I normally delight in the absurdities and humor of life and travel and my blog certainly reflects that. But today, I want to talk about something a little more serious. Unfortunately, there are still some things in life that aren’t funny at all.
In case you didn’t know, International Peace Day is at the end of this month. In the instituto, we’ve been preparing for it with various activities and today in one of my English classes I asked the students create their own artwork. They were required to answer the question “What does community mean?” with a picture.
As I was doing my rounds around the class, I noticed that one student had draw three figures. On each of their bodies was the name of a country: China, Morocco, Spain. At first, I was intrigued and pleased. What an interesting reflection how this child viewed his community! Go diversity!
I moved closer to get a better look.
The first thing I noticed was that the skin of the Chinese person was drawn with garish yellow colored pencil. Then I asked him what the giant Flavor Flav-like dollar sign necklace was doing on this Chinese person. After he uttered an offensive name by way of an explanation (use your imagination), his friend pointed to an object drawn near the foot of the Moroccan.
“It’s a bomb! A grenade,” he said, giggling.
Just let that sink in.
That, as we would say in Spanish, is fuerte.
I was stunned.
“But why does the Moroccan person have a grenade?” I asked when I recovered from my shock. The boy and his friends erupted in laughter.
“Because I like the way it looks,” he replied. “You shouldn’t think too much into it.”
Yet that’s exactly what I was doing. I was thinking about it a lot. What was this child hearing, seeing, or talking about that led him to draw that?
While the United States and Spain share many similarities, there are a few “normal” things here that I found problematic—like the fact that cheap convenience stores are named “chinos,” which literally means “Chinese person.” That during the parade of the Reyes Magos at Christmastime, people essentially wear blackface to represent the Three Kings from the East. These are cultural differences that are certainly arresting, but manageable. In no way am I suggesting that Spain is full of racist bigots; they merely have a different form of interacting with the world that occasionally clashes with mine. This is normal. This is what happens when you meet people who are different from you.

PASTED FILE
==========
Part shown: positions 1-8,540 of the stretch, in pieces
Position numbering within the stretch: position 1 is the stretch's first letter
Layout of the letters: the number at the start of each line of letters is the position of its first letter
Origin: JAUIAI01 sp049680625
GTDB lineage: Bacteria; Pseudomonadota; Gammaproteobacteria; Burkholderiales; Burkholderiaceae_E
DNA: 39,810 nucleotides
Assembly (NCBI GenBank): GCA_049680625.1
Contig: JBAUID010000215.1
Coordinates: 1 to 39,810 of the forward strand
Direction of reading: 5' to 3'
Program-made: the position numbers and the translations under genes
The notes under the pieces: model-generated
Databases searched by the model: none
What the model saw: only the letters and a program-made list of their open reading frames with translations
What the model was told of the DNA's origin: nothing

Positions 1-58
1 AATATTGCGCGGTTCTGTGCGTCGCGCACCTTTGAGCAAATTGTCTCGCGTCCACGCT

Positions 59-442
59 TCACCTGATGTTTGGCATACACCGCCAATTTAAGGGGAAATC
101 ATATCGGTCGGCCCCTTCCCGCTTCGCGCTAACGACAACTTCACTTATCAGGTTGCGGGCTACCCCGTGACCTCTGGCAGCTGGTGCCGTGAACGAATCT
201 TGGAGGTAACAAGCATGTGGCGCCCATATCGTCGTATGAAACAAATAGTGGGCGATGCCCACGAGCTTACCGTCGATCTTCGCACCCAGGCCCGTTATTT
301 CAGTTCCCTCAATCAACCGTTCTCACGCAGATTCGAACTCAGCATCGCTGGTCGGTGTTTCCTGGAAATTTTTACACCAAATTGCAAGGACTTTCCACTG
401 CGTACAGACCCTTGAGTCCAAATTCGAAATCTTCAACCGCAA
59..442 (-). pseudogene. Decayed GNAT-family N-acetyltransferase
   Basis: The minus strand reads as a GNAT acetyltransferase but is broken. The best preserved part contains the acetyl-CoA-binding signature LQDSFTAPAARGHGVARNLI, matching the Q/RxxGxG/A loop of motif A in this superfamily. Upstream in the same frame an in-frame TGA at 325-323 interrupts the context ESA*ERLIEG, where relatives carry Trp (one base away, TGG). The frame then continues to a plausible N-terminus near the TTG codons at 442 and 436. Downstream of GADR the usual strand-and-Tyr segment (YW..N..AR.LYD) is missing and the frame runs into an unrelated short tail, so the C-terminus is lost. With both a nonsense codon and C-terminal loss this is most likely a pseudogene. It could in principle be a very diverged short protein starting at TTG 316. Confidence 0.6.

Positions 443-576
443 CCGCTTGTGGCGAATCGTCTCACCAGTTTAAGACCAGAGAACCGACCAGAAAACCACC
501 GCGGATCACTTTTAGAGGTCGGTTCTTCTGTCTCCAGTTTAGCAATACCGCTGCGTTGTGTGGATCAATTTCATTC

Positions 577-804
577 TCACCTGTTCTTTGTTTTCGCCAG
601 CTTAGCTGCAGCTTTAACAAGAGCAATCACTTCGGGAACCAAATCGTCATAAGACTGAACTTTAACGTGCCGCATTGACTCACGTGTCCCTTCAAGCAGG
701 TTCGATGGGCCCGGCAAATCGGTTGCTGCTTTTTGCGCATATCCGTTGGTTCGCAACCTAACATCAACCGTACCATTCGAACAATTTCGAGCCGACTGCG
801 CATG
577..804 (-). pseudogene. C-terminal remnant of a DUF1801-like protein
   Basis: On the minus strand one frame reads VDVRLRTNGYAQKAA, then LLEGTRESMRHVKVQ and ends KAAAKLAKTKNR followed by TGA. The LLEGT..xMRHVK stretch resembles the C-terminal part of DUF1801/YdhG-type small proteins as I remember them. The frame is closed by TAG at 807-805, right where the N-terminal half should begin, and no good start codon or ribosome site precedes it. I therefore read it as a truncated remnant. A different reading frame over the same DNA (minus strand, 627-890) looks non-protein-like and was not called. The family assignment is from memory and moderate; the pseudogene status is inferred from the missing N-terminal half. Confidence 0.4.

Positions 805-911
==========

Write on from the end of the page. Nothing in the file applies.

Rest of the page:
This brings me back to my original point. What isn’t normal and isn’t acceptable is that this eleven year old boy was associating a Moroccan individual (a country with a majority Muslim population) with terrorism. After all, these images were meant to represent each nation as a whole. Who knows if he meant specifically Morocco, or North Africa, or Muslims in general—the bottom line is that the eleven-year-old boy probably isn’t a raging bigot. He probably doesn’t fully understand or care what he’s regurgitating back to us.
Now more than ever, Europe is struggling with rising levels of xenophobia. As you may or may not have heard, there’s a devastating civil war happening in Syria that has caused more than one million asylum seekers to cross over into the continent. A majority of these migrants and refugees are Muslim, which has made many people very nervous…a fear that has been amplified by the attacks in Paris and Cologne. Europe’s resources are being overwhelmed, but the most frightening consequence is the effect on society.
I honestly doubt that humans are born intolerant. It is a behavior that is learned and internalized. So how is it that we can stop the spread of such hatred and fear?
A few days earlier, I taught a class about human overpopulation and migration. I presented the Syrian crisis and discussed racism in Europe. Then I casually asked to my class of 14 year-olds, “how can we stop xenophobia?” (Just a typical day, right?)
One girl raised her hand and said, “Education.”
This gives me hope. It is through communication and education that we can stop fear because fear often stems from what people do not understand. Instead merely hating, we can start learning and change the conversation.